Natasha Menon (C ’20) is a regular at the Don Memo food truck, loves to binge Brooklyn Nine–Nine, calls her family’s 10–foot–tall cactus a “pet,” and has recently conquered her fear of cats. She’s also the new president of the Undergraduate Assembly (UA). She wants all Penn students to know that she would love to meet you.  

When I sit down with Natasha for our interview, we immediately get into the deep end of school policy at Penn. The student government expert is more than ready to talk about the problems she sees, how she wants to fix them, and exactly what steps she will take to make a better campus experience. 

A lot of people might not know what the UA is or exactly what it does. But Natasha’s very willing to tell people why the governing body is so important. She describes the UA as the “policy branch” of the student government organizations: members of the UA act as liaisons between students and school administrators to lobby for changes that improve student life. One of the UA projects she is most proud of is a long–term effort to create a less competitive club recruitment process. Thanks to the UA, all clubs in the SAC Activities Fair will no longer be allowed to ask for resumes, require formal interview wear, or have multi–round interviews starting in the fall. 

Courtesy of Natasha Menon

Ever since Natasha first joined the UA her freshman year, she’s tried in every way to be a “servant leader,” something she first learned during her time participating in Youth in Government—a group similar to Model Congress, Natasha says—and community service in her high school in Arizona. To her, leadership means “listening first and then acting,” or talking with constituents and fostering change around those conversations. 

In high school, she got to put this concept into reality by organizing a letter–writing campaign to her local representatives to increase public school funding. She went to a private school very close by, and she felt that the inequities were far too prominent between the two institutions. Ultimately she worked with activists to get over 500 students to send letters. In response to the campaign, the governor proposed legislation to increase funding for public schools. 

On top of her high school experiences, Natasha also credits her parents as her prime influencers for her future career in civil service.  

“My parents are both doctors, and I think from a young age I’ve always thought of them as incredibly inspiring,” she says. “I realized pretty early on that I didn’t think medicine was my calling, but I still wanted to help individuals. So I kind of carved my own path for how that might happen.”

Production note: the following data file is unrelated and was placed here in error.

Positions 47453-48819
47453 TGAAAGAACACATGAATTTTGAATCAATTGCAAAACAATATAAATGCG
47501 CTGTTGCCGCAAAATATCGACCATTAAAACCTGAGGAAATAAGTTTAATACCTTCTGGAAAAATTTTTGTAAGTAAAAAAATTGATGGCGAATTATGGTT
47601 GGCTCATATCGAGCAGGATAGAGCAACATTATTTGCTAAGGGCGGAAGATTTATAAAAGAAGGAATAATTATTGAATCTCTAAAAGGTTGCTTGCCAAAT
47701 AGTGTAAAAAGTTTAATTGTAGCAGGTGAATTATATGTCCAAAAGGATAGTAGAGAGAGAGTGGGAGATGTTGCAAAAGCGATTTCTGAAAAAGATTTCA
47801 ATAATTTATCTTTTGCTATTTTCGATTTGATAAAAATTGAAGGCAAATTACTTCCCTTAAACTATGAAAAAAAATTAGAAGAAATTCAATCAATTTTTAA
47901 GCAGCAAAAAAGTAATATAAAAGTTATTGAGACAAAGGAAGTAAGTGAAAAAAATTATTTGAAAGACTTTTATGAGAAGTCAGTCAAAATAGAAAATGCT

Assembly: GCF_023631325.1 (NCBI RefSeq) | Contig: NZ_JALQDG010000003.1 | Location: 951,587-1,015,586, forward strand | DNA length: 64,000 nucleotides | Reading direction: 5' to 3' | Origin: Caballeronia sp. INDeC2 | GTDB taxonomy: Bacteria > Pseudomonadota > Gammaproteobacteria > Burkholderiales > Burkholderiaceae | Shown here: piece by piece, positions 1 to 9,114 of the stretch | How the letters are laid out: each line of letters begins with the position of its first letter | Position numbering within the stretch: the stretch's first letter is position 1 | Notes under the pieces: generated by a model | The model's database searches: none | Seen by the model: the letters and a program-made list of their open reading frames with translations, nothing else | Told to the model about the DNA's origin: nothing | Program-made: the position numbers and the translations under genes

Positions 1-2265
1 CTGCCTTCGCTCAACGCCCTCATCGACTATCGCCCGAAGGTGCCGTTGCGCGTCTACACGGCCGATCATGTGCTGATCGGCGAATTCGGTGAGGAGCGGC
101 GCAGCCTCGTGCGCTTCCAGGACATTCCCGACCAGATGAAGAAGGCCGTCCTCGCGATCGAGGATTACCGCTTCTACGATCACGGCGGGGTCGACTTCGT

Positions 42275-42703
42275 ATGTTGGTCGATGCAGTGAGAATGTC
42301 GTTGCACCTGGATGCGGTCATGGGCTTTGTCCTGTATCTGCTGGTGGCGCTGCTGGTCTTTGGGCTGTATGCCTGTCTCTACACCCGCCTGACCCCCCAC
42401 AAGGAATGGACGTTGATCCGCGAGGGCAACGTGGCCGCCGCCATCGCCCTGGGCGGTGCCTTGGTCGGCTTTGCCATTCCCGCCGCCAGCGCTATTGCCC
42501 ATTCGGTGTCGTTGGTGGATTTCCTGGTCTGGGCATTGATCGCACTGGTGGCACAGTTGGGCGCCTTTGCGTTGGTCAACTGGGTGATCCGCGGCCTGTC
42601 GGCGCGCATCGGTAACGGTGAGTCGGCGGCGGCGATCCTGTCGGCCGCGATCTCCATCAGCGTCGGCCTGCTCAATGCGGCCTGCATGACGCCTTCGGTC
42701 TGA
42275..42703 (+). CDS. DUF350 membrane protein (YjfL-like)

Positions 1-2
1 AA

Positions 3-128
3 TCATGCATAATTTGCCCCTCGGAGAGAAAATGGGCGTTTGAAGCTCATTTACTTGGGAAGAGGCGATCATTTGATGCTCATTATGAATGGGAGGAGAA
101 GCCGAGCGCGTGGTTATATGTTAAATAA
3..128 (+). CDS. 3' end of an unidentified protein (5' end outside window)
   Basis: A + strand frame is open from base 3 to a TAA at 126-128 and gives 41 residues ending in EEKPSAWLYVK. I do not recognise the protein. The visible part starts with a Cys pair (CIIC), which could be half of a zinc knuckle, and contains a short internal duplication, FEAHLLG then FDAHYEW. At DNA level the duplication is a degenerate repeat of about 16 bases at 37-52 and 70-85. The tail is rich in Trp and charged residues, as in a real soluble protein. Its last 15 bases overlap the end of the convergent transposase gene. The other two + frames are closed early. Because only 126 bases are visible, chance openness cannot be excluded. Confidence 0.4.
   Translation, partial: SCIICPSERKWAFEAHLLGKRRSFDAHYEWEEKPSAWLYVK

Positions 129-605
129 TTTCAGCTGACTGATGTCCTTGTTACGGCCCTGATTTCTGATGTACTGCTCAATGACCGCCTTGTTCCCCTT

Even though Natasha had a drive for government and policy in high school, joining the UA at Penn was almost accidental. She’d happened to walk by the UA’s booth during the SAC Activities Fair freshman year and thought she’d go to the first info session to learn more. 

“I actually brought my friend Jordan Andrews (C ’20), who was vice president last session, to the info session with me,” Natasha says. “She was my first friend at Penn. We both went, and we just both loved what the UA was about, the projects they were working on at the time, and we thought, why not give it a try?”

Natasha joined the UA as a new student representative and rose in the ranks every semester to become a college representative, the social justice committee director, and finally treasurer in her junior year. She officially became president at the UA’s internal elections on Sunday, April 14, and she’s more than ready to start. Among other initiatives, she hopes to increase spaces for marginalized groups on campus, push for greater cultural diversity in Counseling and Psychological Services staff, and educate students on their academic rights. Furthermore, as a woman of color, Natasha is interested in preserving many cultural spaces on campus. 

“If your professor has a class scheduled during a snow day, or if you have an assignment due on a reading day, which is not allowed, where do you go from there,” she asks. “Or even more pressingly, if an inappropriate comment is made in class, or a situation happens, who do you talk to? Someone in power needs to be able to speak up.” 

While Natasha’s passion for policy has found its place in the UA, she’s also done a lot of social change in communities beyond Penn, especially in West Philadelphia. As a tutor for Moder Patshala, an educational center for Bangladeshi immigrants and refugees, Natasha works with kids to fill in the gaps of their school education. This program specifically works with students to bring in their South Asian culture into their learning. She says the kids are “so full of life,” and she loves being able to step out of Penn’s environment to address city–wide problems. 

Natasha’s also interned at the Public Interest Law Center, where she helped to draft legislation addressing housing issues that affect Philadelphia residents on a daily basis. This summer, she’s interning at the Department of Homeland Security’s Office of Civil Rights and Civil Liberties in Washington, D.C., where she’ll be able to take what she’s learned in Philadelphia and apply it to a national scale. 

In the future, Natasha’s hoping to go to law school in the Northeast before possibly starting a career as a public interest lawyer. Eventually, she’s considering running for public office, inspired by the many “women of color paving the way” in the House, Senate, and 2020 presidential campaign. 

But for now, Natasha has the huge task of being UA president, and she is ready and eager for the challenge. I ask her what she’s most excited about with being president. She pauses a moment before saying, “I’m excited to just start doing the work.”